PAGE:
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Local 5 - weareiowa.com | Des Moines Local News & Weather | Des Moines, Iowa

DMPS students return to the classroom following cold weather delay

20,3494 students in the district are back in the classroom, while 11,132 are 100% virtual.

DES MOINES, Iowa — Schools across Iowa are welcoming back thousands of students for a return to in-person learning five days a week.

On Jan. 29, Gov. Kim Reynolds signed a bill requiring districts across the state to offer this option.

For Des Moines Public Schools students, their return was pushed back until Wednesday following due to "virtual snow days" for cold weather on Monday and Teusday.

Katherine Gamble, a mother of two DMPS students, chose to send her kids back 100% in-person after the district dropped the hybrid option. She said both of her children are excited to go back full time.

She also said she’s not too concerned with her kids going back daily and catching COVID-19 and bringing it back to someone in her household, because she has been vaccinated and her husband has antibodies.

However, Gamble is concerned for teachers and some of the school staff who have not been vaccinated and might be worried about catching the virus.

"My biggest concern is for the teachers and the staff that you know are going to have all these kids come back and may feel like they don't have the same choice that we as parents have between sending our kids back and staying at home online," Gamble said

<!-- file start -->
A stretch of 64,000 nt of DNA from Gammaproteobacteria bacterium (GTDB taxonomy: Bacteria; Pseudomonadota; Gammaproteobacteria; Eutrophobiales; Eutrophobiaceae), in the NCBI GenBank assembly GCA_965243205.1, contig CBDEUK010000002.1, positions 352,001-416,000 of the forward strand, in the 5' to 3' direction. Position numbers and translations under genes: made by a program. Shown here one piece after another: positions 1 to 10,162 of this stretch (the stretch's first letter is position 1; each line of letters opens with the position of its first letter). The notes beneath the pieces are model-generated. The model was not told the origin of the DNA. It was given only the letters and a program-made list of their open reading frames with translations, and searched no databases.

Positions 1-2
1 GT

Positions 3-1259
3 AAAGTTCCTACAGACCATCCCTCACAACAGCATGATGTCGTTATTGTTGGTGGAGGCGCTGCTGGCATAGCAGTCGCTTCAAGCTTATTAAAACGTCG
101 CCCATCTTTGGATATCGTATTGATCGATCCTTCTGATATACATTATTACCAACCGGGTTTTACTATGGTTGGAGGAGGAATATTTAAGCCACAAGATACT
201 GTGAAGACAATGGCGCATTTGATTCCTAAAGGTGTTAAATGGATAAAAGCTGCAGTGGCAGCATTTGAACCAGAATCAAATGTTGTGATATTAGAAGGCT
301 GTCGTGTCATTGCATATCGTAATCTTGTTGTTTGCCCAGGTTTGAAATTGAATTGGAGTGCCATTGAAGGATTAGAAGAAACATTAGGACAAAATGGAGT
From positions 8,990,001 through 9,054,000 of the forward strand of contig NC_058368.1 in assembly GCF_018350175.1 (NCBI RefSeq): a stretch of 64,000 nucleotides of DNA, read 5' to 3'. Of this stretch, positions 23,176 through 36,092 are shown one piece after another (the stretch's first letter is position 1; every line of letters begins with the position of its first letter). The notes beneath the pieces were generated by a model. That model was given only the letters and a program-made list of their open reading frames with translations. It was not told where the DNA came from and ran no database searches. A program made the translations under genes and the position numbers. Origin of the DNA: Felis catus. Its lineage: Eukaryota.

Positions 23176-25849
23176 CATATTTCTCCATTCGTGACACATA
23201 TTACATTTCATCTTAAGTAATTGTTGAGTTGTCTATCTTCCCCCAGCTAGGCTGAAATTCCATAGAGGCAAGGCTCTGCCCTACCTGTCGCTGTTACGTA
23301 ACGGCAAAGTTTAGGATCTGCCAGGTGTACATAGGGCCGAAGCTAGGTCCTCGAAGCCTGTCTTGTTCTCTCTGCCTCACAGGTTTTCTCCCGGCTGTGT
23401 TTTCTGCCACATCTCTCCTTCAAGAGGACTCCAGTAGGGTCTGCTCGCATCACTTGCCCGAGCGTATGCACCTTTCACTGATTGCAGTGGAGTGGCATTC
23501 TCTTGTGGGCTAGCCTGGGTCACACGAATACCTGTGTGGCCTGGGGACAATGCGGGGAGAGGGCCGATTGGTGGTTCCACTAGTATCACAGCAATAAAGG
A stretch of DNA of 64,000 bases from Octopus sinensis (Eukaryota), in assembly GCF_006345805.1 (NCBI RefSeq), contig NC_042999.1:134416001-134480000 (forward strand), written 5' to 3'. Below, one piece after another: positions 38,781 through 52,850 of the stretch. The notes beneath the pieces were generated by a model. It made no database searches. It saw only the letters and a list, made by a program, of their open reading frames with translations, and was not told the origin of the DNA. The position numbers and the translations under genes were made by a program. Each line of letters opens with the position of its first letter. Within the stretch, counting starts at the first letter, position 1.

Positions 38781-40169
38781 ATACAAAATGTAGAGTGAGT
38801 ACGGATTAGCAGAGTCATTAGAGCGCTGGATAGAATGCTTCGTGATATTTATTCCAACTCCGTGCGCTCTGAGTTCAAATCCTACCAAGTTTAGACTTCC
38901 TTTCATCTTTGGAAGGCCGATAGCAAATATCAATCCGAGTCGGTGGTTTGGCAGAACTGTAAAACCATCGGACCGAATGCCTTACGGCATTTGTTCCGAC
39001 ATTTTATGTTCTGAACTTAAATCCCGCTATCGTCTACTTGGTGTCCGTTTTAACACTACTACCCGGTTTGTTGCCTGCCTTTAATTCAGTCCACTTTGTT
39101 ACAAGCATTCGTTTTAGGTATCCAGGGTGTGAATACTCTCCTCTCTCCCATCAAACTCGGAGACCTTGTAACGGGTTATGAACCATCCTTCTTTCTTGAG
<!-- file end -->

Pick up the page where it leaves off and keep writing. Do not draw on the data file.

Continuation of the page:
20,3494 students in the district are back in the classroom, while 11,132 are 100% virtual.

DMPS Director of Communications Phil Roder said with so many students going back, it might be hard to do one of the main things the CDC has been recommending since last year.

"We're going to see typically 20 students in an elementary classroom,” Roeder said. "Probably 25 or more in some high school classrooms, and at that point there just simply not the square footage to allow for social distancing."

Since social distancing will be hard to accomplish, the school board plans to continue cleaning high-contact areas, make sure the thousands of hand sanitizer stations are maintained and continue to increase air circulation.

Gamble said once her children are back in school, she plans on reminding them every day to stay safe.

“You [have] to wear a mask, you’ve got to try the best you can to socially distance and you’ve got to keep washing your hands," she said. "Because this isn’t life as normal. This is we get to do our best to there.”

DMPS requires masks to be worn at all times except for meal or snack time.

Roeder said if parents decide as weeks continue they want to switch their child or children from one learning option to the next, there is a possibility for the switch. It just depends on if the student’s school has space for the switch.

WATCH: Gov Kim Reynolds signs in-person learning bill into law (Jan. 29, 2021)

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